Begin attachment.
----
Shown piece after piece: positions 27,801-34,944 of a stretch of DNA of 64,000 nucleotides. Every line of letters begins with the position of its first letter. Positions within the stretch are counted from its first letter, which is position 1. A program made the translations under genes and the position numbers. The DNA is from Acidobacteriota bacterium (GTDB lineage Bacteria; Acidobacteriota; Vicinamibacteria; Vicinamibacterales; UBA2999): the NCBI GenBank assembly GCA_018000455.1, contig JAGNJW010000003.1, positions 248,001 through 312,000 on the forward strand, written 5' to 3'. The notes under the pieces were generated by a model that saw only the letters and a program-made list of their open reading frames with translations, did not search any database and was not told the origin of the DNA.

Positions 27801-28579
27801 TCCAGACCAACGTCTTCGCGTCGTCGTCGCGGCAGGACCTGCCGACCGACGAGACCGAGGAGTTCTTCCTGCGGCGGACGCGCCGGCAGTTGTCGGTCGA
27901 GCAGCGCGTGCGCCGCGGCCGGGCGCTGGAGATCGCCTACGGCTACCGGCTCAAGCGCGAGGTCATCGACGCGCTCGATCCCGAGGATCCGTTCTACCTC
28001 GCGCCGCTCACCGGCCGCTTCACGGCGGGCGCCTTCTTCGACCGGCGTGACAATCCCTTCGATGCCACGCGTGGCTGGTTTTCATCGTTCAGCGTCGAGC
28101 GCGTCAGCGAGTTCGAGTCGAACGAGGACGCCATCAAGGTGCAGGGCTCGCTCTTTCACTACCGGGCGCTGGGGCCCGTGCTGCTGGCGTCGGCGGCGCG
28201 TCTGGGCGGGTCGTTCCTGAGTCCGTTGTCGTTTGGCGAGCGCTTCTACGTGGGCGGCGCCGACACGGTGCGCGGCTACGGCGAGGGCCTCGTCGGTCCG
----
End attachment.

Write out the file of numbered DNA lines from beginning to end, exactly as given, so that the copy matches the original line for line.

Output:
Shown piece after piece: positions 27,801-34,944 of a stretch of DNA of 64,000 nucleotides. Every line of letters begins with the position of its first letter. Positions within the stretch are counted from its first letter, which is position 1. A program made the translations under genes and the position numbers. The DNA is from Acidobacteriota bacterium (GTDB lineage Bacteria; Acidobacteriota; Vicinamibacteria; Vicinamibacterales; UBA2999): the NCBI GenBank assembly GCA_018000455.1, contig JAGNJW010000003.1, positions 248,001 through 312,000 on the forward strand, written 5' to 3'. The notes under the pieces were generated by a model that saw only the letters and a program-made list of their open reading frames with translations, did not search any database and was not told the origin of the DNA.

Positions 27801-28579
27801 TCCAGACCAACGTCTTCGCGTCGTCGTCGCGGCAGGACCTGCCGACCGACGAGACCGAGGAGTTCTTCCTGCGGCGGACGCGCCGGCAGTTGTCGGTCGA
27901 GCAGCGCGTGCGCCGCGGCCGGGCGCTGGAGATCGCCTACGGCTACCGGCTCAAGCGCGAGGTCATCGACGCGCTCGATCCCGAGGATCCGTTCTACCTC
28001 GCGCCGCTCACCGGCCGCTTCACGGCGGGCGCCTTCTTCGACCGGCGTGACAATCCCTTCGATGCCACGCGTGGCTGGTTTTCATCGTTCAGCGTCGAGC
28101 GCGTCAGCGAGTTCGAGTCGAACGAGGACGCCATCAAGGTGCAGGGCTCGCTCTTTCACTACCGGGCGCTGGGGCCCGTGCTGCTGGCGTCGGCGGCGCG
28201 TCTGGGCGGGTCGTTCCTGAGTCCGTTGTCGTTTGGCGAGCGCTTCTACGTGGGCGGCGCCGACACGGTGCGCGGCTACGGCGAGGGCCTCGTCGGTCCG